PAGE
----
Being a working class in the banking sector: “My father was a bus driver”

This site recently published an article claiming that the the working classes are an ethnic minority in banks. As someone who has made their own journey of social mobility, many of these points resonated with me.

I have long believed that the white working class is often overlooked when it comes to diversity initiatives. Some organizations like my previous company – where I was responsible for social mobility and had full support – are doing a great job in this area, but the data shows that the industry as a whole needs to do more.

There is a class cap for financial and professional services (SPF) and the data confirms this. Bridge Group research shows that 89% of leadership positions in financial services are held by people from higher socio-economic backgrounds (defined by parental occupation at 14). This compares to 33% of the UK workforce, 52% of UK CEOs across the economy and 52% of FPS employees at all seniority levels.

If you are from the working class of finance, it may be more difficult to get promoted. The same research shows that employees from disadvantaged socio-economic backgrounds progress 25% more slowly than their peers unrelated to performance.

This is a disparity that has been recognized by HM Treasury and the Department for Business, Energy & Industrial Strategy who have appointed the City of London Corporation to lead an independent task force, of which I am a member of the advisory board.

My role will be to play the role of sounding board and critical friend for new ideas. I would like to speak for more than myself, so if you work in financial services, have a similar socio-economic background to mine, then I am interested in your story.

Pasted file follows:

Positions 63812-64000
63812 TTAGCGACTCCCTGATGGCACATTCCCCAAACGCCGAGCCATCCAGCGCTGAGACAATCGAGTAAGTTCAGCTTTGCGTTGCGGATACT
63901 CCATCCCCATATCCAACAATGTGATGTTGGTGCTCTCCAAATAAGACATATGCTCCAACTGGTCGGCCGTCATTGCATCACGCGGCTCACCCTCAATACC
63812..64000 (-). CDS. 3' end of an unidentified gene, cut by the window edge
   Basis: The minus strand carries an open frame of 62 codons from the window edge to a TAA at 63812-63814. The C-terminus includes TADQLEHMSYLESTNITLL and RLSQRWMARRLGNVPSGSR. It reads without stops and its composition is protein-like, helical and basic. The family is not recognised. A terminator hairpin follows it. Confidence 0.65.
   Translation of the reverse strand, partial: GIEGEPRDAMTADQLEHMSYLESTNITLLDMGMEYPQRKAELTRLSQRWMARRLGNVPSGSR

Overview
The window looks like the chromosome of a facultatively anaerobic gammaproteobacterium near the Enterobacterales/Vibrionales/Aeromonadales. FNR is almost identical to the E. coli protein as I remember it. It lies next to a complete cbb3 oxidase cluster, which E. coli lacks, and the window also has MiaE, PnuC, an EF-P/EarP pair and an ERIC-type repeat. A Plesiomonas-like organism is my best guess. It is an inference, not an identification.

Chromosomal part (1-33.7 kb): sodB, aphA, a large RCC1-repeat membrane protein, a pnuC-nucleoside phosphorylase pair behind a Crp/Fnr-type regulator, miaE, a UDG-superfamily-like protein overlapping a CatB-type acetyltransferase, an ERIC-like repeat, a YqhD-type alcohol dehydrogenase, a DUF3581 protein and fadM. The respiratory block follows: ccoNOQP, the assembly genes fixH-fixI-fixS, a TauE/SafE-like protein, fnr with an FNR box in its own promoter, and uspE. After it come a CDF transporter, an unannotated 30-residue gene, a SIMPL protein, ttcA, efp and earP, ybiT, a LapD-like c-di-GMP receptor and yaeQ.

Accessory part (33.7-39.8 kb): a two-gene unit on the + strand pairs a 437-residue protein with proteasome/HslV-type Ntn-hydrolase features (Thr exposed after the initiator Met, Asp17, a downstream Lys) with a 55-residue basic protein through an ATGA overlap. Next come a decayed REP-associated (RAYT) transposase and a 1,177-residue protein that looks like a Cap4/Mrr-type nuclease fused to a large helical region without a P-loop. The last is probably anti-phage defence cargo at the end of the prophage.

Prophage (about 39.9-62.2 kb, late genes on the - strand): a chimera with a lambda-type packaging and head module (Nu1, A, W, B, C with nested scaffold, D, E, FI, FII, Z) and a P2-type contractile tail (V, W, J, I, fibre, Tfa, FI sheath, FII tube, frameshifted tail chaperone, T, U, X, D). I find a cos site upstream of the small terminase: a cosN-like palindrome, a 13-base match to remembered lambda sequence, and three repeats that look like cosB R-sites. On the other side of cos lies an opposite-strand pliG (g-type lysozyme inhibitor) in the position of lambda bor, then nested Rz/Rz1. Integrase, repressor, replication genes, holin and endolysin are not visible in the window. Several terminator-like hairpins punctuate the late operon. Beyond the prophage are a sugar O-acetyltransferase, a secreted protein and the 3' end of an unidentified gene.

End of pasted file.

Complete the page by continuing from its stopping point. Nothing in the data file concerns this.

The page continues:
Personally, my dad was a bus driver and I went to a less than great public school. For those who think someone’s socio-economic background doesn’t matter in our time, I have received many comments from concerned friends / associates who have questioned my decision to “get out” of. myself through my participation. QED, or rather, says Nuff.

Dipen Jobanputra is a former SVP in algo trading and sales. If you would like to share your experiences, please email them via [email protected], or leave a comment at the bottom of this page.

Do you have a confidential story, tip or comment you would like to share? Contact: [email protected] in the first place. Whatsapp / Signal / Telegram also available. Be with us if you leave a comment at the bottom of this article: All of our comments are human-moderated. Sometimes these humans may be asleep or away from their desks, so it may take some time for your comment to appear. Ultimately, it will – unless it’s offensive or defamatory (in which case it won’t).

photo by Marjan Blan | @marjanblan at Unsplash

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